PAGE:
“If there’s someone I like to see do well, it’s a fellow writer. If there’s someone I like to see do well even more, it’s a female writer. And if there’s someone I like to see do well even more than that, it’s a female writer from Liverpool. GOOOOOO TEAM!
I’d seen a bit of buzz around Twitter about a new Liverpool thriller called ‘Definitions’ – billed as a cross between Gone Girl and Mean Girls – I was anxious to read it. Anxious in the sense of – would it actually be any good? I’ve been let down so many times by Amazon recommendations (No One Ever Has Sex On A Tuesday – don’t do it to yourself, honestly) that I’m always a little wary of trying new authors, especially if I’ve got high hopes for them.
I needn’t have worried. I couldn’t put it down and finished it in about 8 hours – it’s not a short book, I just had a solo trip from Spain and I’m a fast reader.
I won’t give too much of the plot away but the story grabs you immediately as one of the central female protagonists, Gina, is bundled into her own car and kidnapped. She’s engaged to a local businessman, Daniel, with a violent past who runs the family business – the family business with a suspiciously never ending supply of money. Gina sends a text to everyone she knows saying that she’s going away for a few days but her sister Charley, with whom she’s had a difficult relationship, is convinced something more sinister is afoot. The police won’t take her seriously and Daniel’s family completely close ranks on her – even threatening her and telling her to keep her nose out. She finds a series of clues in her sisters private scribblings and it’s a race against time to find Gina before it’s too late. Exactly what’s happened and who’s involved keeps you guessing right up until the very last page.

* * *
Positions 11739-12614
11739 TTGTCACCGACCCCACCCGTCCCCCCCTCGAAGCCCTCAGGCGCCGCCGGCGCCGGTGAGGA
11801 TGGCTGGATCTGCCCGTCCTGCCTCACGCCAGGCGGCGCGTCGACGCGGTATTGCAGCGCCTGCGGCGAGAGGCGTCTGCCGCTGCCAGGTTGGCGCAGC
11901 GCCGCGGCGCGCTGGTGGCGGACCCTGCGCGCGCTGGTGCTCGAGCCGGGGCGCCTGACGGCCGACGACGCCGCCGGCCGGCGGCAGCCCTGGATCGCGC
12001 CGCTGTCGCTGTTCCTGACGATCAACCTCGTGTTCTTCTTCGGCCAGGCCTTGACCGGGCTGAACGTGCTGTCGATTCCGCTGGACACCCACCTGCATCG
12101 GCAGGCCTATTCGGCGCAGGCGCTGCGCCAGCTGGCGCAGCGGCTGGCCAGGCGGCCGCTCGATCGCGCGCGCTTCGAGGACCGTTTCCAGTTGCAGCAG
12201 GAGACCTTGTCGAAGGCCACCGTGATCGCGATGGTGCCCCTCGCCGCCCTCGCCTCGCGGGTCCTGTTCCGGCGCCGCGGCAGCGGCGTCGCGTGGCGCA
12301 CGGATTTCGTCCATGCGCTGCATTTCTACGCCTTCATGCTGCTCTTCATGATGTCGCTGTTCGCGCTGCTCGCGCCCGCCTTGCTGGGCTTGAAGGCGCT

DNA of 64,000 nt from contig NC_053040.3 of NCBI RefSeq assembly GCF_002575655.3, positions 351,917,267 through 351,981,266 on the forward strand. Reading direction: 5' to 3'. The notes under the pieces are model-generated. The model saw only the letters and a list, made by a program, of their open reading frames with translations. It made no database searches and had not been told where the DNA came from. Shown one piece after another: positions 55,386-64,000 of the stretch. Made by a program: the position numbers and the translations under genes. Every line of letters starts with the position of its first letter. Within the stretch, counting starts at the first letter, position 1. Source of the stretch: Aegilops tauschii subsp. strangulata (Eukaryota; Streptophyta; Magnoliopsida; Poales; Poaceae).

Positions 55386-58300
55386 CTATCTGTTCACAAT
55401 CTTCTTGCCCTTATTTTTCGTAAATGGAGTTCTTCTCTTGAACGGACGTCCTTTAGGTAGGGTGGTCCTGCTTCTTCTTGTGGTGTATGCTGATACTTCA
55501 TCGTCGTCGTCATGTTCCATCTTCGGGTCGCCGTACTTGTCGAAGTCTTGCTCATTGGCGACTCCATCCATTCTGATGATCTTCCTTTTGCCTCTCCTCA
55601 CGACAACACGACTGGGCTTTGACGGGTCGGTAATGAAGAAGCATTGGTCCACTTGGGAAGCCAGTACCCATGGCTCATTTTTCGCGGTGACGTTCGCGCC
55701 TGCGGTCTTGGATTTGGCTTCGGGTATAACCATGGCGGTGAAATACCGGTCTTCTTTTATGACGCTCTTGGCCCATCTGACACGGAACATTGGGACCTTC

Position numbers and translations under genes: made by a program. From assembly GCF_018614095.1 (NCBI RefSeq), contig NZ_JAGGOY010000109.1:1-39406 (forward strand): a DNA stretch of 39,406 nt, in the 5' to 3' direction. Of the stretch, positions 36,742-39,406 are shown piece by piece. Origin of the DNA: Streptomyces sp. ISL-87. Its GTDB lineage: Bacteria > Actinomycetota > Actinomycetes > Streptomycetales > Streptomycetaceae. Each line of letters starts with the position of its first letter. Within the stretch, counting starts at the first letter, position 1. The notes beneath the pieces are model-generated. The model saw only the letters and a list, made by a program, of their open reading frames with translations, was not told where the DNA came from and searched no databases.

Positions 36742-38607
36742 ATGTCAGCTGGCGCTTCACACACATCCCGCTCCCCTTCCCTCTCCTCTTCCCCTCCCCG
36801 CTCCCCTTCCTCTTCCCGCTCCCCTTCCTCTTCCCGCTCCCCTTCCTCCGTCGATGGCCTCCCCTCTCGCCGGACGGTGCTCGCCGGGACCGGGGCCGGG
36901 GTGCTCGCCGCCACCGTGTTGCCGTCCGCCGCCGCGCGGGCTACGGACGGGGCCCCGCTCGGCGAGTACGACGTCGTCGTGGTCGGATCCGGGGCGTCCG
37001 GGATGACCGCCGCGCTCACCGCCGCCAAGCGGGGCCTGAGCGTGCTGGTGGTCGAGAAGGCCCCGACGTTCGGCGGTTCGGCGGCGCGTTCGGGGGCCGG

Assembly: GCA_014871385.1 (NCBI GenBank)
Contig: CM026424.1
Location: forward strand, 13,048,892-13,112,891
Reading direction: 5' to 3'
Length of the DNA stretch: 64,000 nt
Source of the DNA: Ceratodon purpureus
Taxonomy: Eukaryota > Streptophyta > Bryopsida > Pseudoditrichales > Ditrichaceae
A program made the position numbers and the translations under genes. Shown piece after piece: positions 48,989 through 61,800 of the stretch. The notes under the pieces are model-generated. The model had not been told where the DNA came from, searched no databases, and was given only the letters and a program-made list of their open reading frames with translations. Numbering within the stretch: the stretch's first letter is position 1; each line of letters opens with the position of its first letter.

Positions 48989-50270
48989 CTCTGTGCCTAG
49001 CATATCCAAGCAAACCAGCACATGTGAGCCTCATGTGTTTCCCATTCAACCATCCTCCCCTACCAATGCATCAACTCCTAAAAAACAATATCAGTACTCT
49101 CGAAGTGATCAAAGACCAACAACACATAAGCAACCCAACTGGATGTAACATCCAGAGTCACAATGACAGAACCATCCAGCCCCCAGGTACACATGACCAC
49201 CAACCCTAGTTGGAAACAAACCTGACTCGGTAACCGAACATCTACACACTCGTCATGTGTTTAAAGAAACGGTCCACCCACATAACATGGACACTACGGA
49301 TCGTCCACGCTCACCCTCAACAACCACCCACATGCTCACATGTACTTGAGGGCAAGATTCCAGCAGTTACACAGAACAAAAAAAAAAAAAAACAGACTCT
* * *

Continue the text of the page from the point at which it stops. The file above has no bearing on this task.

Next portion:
The story flits between chapters narrated in the present by Charley and chapters narrated by Gina as flashbacks to how her relationship with Daniel developed. Those who have been in an abusive relationship or know someone who has been (or is still) in one will identify with this book, hard. From the outside looking in it can be simple to say, “If he treats you like that, walk away” but it’s really NOT that easy and abuse takes on many forms. This slippery slope is realistically demonstrated, showing the manipulation and isolation techniques used by textbook abusers.
I also really enjoyed how the book constantly referred back to local locations – there’s a scene set in a restaurant overlooking the Childwall Fiveways and a tense car chase along the Dock Road. This just made it all the more real for me as I could imagine the characters in the real life locations.
There was one scene involving a can of fake tan being offered as a tribute at a funeral which I remember shaking my head at thinking, “Oh come on, that’s a bit far!” but I spoke to Clare, the author, who assured me that she debated about including that for a while but it actually did happen. One of those cases where truth is stranger than fiction!
Overall it’s a great read and I would thoroughly recommend it – when’s the next one out Clare??”